Most common wisdom has it that during the 50's
and early 60's
were brainwashed sheep, content to cook dinner, clean house, and bear children, uninterested in much else. Such people have never encountered Peg Bracken, who, in the most unliberated year of 1960, wrote "The I Hate to Cook Book".
Anyone looking for advice in this book on how to cap your husband and run away to a separatist lesbian collective will be disappointed. (Her response would be that you'd still have to cook, in any case.) So will people who dote on Martha Stewart's artful suggestions to serve sushi-cut white grapefruit with blueberry dipping sauce on a charming cut-glass plate as an appetizer for broiled salmon with cilantro, or for that matter, people who can't stomach the idea of doing more than tossing a microwave dinner in the oven. But it will give you advice on how to cook for any (American) occasion, from daily family dinnners to chic midnight suppers, interspersed with literate, witty, comments.
Bracken's attitude is treat housewives as complex, intelligent people, who have lives of their own, but are also obligated by marriage, motherhood, and community to do a certain amount of cooking. Her target audience has lunch with the girls at least once a month, has at least one child in the house, is involved with a club or other community activity, engages in an artistic and/or academic pastime or career, and is either out on the town or at a cocktail party every other week at the least. Most of these activities, moreover, call for (at least some) cooking, from "can I bring something?" to a full-dress dinner party with drinks before and coffee and dessert afterwards, served to an often critical audience of family, friends, and neighbors, who have come to expect home-style (or at least moderately interesting) food. Compounding the problem, she acknowleges, are women's magazines who palm off doctored photographs of food prepared by a team of experts as a standard to which home cooks must attain, condescending food companies who treat women as gullible children, easily seduced into buying "instant" and "ready-to-eat" products (that are anything but) at a sharply higher price, and mainstream cookbook editors, who often assume that everyone is as knowlegable and enthusiastic a cook as they are. Her parodies of James Beard: "combine two delectable canned fruits, such as Bing cherries and peaches, add a dash of sherry, and top with a puff of ready-whipped cream" (an ad-hoc dessert) and and "garnish with crispy bacon curls" (meaning "top with bacon") are well worth the price of the book. Certainly not June Cleaver material, this, even if it's not exactly sticking it to the Man! Given all these limitations, her recipes are tasty, easy to prepare, and call for little more skill than chopping an onion or making rice, and few ingredients unavailable in a well-stocked American supermarket.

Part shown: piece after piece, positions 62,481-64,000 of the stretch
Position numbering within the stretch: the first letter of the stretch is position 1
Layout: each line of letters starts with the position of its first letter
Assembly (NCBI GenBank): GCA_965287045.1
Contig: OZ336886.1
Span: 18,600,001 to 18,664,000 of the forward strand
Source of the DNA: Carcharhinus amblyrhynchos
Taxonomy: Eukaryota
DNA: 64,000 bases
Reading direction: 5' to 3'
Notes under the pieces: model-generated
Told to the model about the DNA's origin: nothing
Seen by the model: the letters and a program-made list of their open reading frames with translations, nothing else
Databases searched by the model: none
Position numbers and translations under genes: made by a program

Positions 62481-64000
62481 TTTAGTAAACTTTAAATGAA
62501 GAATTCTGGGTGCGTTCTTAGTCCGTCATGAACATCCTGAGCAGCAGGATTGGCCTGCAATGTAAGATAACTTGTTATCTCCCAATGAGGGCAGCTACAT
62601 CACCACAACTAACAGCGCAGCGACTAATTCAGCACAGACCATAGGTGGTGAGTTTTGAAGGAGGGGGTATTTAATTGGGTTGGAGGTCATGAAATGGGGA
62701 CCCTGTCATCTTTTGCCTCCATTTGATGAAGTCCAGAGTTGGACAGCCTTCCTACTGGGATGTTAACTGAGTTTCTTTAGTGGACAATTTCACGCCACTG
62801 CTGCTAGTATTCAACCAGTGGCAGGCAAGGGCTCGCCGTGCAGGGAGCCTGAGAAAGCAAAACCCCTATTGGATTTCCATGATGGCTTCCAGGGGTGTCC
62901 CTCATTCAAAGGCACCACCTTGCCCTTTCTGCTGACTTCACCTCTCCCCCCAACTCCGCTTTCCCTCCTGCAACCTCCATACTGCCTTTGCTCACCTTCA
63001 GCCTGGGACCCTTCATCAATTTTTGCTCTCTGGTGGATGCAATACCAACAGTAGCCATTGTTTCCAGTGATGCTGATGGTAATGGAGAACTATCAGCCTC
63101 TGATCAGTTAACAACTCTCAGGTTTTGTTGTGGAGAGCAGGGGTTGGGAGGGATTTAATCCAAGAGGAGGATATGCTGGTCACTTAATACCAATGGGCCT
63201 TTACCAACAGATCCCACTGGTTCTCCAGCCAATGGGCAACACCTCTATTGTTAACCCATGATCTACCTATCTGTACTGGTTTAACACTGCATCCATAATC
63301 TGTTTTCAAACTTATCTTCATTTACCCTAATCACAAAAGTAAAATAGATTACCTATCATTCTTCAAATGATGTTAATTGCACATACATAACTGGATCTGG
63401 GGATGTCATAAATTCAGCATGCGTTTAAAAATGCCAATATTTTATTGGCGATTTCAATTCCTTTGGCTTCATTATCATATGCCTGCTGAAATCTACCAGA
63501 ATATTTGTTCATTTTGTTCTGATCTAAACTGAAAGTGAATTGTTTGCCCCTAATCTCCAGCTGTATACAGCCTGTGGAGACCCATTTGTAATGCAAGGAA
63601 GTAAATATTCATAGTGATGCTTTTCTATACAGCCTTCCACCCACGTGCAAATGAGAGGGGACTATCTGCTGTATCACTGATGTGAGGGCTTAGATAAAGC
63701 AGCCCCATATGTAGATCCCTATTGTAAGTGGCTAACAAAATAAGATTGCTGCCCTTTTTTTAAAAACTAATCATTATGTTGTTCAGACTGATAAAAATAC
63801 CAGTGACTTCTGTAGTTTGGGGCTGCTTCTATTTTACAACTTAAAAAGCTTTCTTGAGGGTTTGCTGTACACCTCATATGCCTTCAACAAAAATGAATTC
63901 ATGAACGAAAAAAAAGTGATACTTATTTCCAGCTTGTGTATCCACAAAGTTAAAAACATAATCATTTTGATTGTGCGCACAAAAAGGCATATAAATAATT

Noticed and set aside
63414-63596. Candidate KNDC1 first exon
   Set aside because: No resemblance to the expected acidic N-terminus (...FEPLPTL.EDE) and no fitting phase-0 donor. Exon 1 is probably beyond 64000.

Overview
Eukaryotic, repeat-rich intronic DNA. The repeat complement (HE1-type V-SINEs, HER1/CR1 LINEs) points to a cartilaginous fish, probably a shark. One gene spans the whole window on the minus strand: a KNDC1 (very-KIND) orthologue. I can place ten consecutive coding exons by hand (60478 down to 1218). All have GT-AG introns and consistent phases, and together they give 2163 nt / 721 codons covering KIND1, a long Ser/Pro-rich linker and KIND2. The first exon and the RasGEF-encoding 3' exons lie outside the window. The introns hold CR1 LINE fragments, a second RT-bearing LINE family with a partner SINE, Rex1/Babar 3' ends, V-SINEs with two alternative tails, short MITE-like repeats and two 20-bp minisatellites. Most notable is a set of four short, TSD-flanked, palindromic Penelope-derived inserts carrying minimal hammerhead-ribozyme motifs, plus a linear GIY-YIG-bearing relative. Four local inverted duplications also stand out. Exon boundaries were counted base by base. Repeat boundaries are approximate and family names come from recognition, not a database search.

If the world were anything like what gender feminists would like to have it, this book would have been quietly buried in a small-time publisher's slush pile, privately printed, and only seeing the light of day somewhen in the early 70's, when the author would be discovered guzzling gin South of Market, muttering imprecations against the patriarchy. As it was, it was a smash hit, with women sending in their own recipes, launching two sequels, on housekeeping and etiquette respectively, and landing her a plush job as columnist in one of the magazines she so effectively skewered in her book. She also wrote a follow-up to her original success, which covered such useful knowlege as cooking for singles, picnics, and regional specialties. By the mid-Seventies, the cooking and housekeeping scene had become so complex she created a stable of characters -- Aunt Henry Macadangdang (staunch wife-and-mother...say it with a Bush family accent), Stella Trowbridge Hinkey (consumer advocate and home economist), Albert Wooky (newspaperman and gourmet, inventor of "Wookiee cookies"), One-Hoss Shay (bachelor and boozehound), and Shirley Shimmelfarber (free spirited bohiemian), among a host of others, to carry her through the "I Hate to Cook Almanack".
Now past eighty, she's still writing. Her latest book is "On Growing Old for the First Time." Let it not be her last!
;p:Apparentlz, it was. She died in 2007.